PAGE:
Barclays Africa in South Africa’s largest bookbuild
Barclays PLC reduces ownership in Barclays Africa to 23.4% in overnight bookbuild
• Share placement multiple times subscribed
• Barclays Africa emerges with significantly more diverse shareholder base
Johannesburg, 1 June 2017: Barclays Africa Group Limited today announced that following the completion of South Africa’s largest bookbuild in South African rand, Barclays PLC has sold 33.7% of Barclays Africa’s issued share capital at a price of R132 per share.
This results in accounting deconsolidation of Barclays Africa from Barclays PLC.
Barclays PLC sold 285,691,979 Barclays Africa ordinary shares at a price of R132 per share, which results in Barclays PLC reducing its shareholding to 23.4%, with a further 7% to be taken up by the Public Investment Corporation at a later date, following receipt of the necessary regulatory approvals.
The shares in the overnight bookbuild were multiple-times subscribed and sold to a mix of existing and new investors, both locally and internationally.
The aggregate gross sale proceeds were approximately R37.7 billion.
It was announced in March 2016 that Barclays PLC would reduce its shareholding over time. The overwhelming investor interest in this bookbuild process that took place overnight has given Barclays PLC the opportunity to expedite this process.
“The completion of this transaction demonstrates an exceptionally healthy investor appetite for Barclays Africa and our strategy of becoming a leading standalone financial services group in Africa,” said Maria Ramos, Barclays Africa Group Chief Executive Officer.
Diverse shareholder portfolio
The significance of this sell-down is that Barclays PLC is no longer the controlling shareholder of Barclays Africa, which now has a diverse shareholder portfolio made up of very supportive, long-term, institutional and individual investors.
Barclays PLC will remain an important shareholder and will support Barclays Africa throughout the sell-down and operational separation processes, which are already well underway. Barclays PLC and Barclays Africa will continue to work with regulators to ensure that the sell-down and separation are managed appropriately, with no unnecessary impact to stakeholders or the business.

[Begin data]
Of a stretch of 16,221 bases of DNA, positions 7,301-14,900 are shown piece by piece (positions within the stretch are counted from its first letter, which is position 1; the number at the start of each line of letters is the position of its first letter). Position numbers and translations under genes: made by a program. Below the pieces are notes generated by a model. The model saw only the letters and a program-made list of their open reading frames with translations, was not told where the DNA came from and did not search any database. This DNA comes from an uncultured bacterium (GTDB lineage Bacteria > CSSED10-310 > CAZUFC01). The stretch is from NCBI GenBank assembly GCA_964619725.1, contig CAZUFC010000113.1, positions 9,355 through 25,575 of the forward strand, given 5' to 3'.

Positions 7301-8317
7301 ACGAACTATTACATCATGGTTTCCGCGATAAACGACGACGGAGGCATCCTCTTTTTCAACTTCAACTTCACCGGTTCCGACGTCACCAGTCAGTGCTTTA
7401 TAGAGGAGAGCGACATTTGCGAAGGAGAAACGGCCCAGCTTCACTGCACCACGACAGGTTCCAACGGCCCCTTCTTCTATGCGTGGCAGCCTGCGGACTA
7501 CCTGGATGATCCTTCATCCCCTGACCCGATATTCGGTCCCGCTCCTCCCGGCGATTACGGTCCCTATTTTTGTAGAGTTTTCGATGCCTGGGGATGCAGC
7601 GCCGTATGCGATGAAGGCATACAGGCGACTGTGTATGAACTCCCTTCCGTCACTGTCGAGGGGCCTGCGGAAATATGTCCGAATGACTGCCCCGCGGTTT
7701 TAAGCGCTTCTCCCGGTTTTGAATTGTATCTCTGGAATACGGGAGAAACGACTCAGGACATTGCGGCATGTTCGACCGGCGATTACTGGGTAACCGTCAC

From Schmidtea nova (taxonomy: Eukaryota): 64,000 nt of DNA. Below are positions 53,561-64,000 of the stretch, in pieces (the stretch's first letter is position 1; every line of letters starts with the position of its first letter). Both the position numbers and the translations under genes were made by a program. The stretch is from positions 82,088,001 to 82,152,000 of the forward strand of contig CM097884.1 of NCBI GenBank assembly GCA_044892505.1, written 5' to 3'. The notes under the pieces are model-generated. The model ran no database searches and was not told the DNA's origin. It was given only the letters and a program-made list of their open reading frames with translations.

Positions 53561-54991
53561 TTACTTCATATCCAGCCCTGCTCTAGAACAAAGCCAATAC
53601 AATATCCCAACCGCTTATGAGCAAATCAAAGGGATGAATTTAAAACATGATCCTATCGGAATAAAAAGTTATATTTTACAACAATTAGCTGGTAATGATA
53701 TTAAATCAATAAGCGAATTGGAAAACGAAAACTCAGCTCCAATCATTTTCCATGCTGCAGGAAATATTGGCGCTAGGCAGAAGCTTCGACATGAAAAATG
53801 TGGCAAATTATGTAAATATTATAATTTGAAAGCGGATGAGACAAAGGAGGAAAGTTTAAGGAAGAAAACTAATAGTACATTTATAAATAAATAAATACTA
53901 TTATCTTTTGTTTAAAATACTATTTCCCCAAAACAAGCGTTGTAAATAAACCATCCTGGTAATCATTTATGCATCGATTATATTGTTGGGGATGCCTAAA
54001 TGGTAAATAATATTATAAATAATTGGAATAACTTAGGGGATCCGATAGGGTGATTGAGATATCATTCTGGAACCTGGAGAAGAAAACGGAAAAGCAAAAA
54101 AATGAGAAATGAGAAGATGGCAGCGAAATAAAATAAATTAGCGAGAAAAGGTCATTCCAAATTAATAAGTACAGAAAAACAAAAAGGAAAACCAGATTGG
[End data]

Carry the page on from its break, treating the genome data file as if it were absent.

According to Ms Ramos, independence from Barclays PLC will create several opportunities, which will ultimately result in benefits for different stakeholders, “This is a very exciting time for Barclays Africa. There is an opportunity for increased African ownership of our business through a planned staff share scheme as well as a broad-based black empowerment scheme that will contribute to the growth of an entrepreneurial culture”.
Barclays PLC will contribute the equivalent of 1.5% of Barclays Africa’s market capitalisation, equating to approximately R1.85 billion (based on Barclays Africa’s share price of R145.95 as at 30 May 2017), towards the establishment of a broad-based black economic empowerment scheme.
As announced in February 2017, Barclays PLC has agreed to contribute approximately R12 billion (£765 million) primarily to fund the investments required for Barclays Africa to complete the separation from Barclays PLC. The contribution will, in part, go towards investments in technology, rebranding and other separation projects.
This process presents an opportunity to modernise and harmonise systems across Barclays Africa operations. Ownership of Barclays and Absa operations in Africa does not change as a result of the reduction in shareholding. The 11 banks that form part of Barclays Africa will continue to be led and operated by people with deep local knowledge and a diversity of skills and experience.
Barclays PLC announced on 1 March 2016 that it intended reducing its 62.3% shareholding in Barclays Africa over time because of regulatory changes in the UK. On 5 May 2016, Barclays Bank PLC sold 103.6 million shares in Barclays Africa in a bookbuild, reducing its shareholding to 50.1%.
Ms Ramos concluded: “This is a defining moment for Barclays Africa. We now have a significant opportunity to determine our own destiny and make our own decisions on what is right for a pan-African focused business”.